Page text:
Read that again. The Warriors were not prepared for Conley? You never know when Green, whose words don't always match the intended thought in his head, is speaking out of school. And we should note that Kerr said before Game 1, then before Game 2, that the Warriors were preparing for Conley as if he would play. Still, Green is an intelligent basketball player, and his statements suggest the Warriors weren't prepared defensively to make the proper switches on Conley, who immediately gave his team the fresh element of 3-point shooting in building an early lead. You can be prepared for Conley to play but unprepared for what he specifically brings to the Grizzlies: 3-pointers for a team attempting only 12 a game, an approach out of the stone ages. Kerr keeps repeating that nothing changes defensively for the Warriors whether Conley plays or not, a belief that was blown to bits Tuesday night.

Defense, Kerr contends, isn't what buried his team. "Our defense was good enough to win that game, our offense was not," he said. "They dictated the pace of the game the entire way, for whatever reason. I thought we played hard and competed, but we weren't very poised and were a little out of sorts. They set the tone in the first quarter, and that affected everything. Our offense was not good.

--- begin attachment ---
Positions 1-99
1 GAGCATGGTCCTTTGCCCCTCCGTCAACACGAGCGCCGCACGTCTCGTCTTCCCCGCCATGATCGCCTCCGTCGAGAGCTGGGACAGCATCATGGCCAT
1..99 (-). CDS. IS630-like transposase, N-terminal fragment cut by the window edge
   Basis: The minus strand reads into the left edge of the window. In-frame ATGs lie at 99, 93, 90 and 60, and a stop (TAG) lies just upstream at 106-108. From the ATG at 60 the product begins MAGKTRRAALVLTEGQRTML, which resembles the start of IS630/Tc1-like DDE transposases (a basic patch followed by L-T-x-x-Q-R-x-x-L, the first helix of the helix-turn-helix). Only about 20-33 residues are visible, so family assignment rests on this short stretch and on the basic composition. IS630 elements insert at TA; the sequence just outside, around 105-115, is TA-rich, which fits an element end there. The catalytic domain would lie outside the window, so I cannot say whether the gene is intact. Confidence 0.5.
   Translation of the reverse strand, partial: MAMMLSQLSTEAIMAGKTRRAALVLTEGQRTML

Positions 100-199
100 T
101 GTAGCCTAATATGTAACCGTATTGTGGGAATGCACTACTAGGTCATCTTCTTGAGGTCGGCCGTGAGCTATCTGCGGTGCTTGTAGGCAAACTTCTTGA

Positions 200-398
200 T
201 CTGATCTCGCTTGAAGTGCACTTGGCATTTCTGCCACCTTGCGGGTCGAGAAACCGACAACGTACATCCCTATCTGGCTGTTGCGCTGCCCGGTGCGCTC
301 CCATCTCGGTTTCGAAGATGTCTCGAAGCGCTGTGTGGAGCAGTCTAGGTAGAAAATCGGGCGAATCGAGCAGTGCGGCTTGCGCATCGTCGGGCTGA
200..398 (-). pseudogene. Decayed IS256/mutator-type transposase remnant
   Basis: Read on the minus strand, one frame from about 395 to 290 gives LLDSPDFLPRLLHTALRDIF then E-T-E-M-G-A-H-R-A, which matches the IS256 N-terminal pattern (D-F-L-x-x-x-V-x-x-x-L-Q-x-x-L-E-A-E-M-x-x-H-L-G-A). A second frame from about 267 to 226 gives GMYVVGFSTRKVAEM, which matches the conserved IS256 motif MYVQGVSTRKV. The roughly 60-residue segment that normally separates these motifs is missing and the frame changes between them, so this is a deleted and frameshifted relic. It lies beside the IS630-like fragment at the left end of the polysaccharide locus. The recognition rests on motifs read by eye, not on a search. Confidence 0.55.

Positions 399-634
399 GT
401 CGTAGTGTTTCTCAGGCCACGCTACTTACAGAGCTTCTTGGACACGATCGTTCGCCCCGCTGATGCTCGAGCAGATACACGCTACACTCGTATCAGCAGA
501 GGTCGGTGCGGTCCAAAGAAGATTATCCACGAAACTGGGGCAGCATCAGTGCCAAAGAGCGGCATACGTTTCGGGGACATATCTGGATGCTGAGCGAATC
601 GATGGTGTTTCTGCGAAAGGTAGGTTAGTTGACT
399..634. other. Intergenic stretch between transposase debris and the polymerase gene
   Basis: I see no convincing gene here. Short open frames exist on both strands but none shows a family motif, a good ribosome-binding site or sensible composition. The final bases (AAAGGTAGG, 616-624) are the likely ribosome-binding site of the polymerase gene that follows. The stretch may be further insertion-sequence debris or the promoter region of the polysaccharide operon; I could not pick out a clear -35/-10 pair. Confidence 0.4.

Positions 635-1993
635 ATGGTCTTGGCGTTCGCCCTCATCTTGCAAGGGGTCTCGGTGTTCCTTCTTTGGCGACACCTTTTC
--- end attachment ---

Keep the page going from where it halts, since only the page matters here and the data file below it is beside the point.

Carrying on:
"That's a good defensive team we're playing against. They've been together for years. You can't clog the paint. You can't do it on your own. You can't beat guys off the dribble and score in the lane because they've got a lot of size in the paint and they've got good perimeter defenders. We've got to do it on the pass. It has to come from our flow and spacing ... good cutting and screening, the basics. That's what our team is, anyway. It's nothing more than getting back to our identity."

You'd be an idiot to predict doom for this team after one defeat. Yet it wasn't just any loss — it exposed how easily the Warriors can unravel if they aren't making 3-point shots, if the basketballs are clanking instead of splashing. It's acceptable to lose a playoff game but unacceptable to lose the way they did to the Grizzlies, with 20 turnovers, the kind of offensive breakdowns seen in October scrimmages, a Curry off night and a Klay Thompson no-show. Anybody who said this team was living a charmed, overachieving life is grinning today — hello, Charles Barkley, and glad to see you survived the Shaq-quake on the TNT set — and anybody who said Kerr was just another spectator with a courtside seat can take satisfaction in a new reality.

Either he coaches this team up, fast, or the Warriors go home early.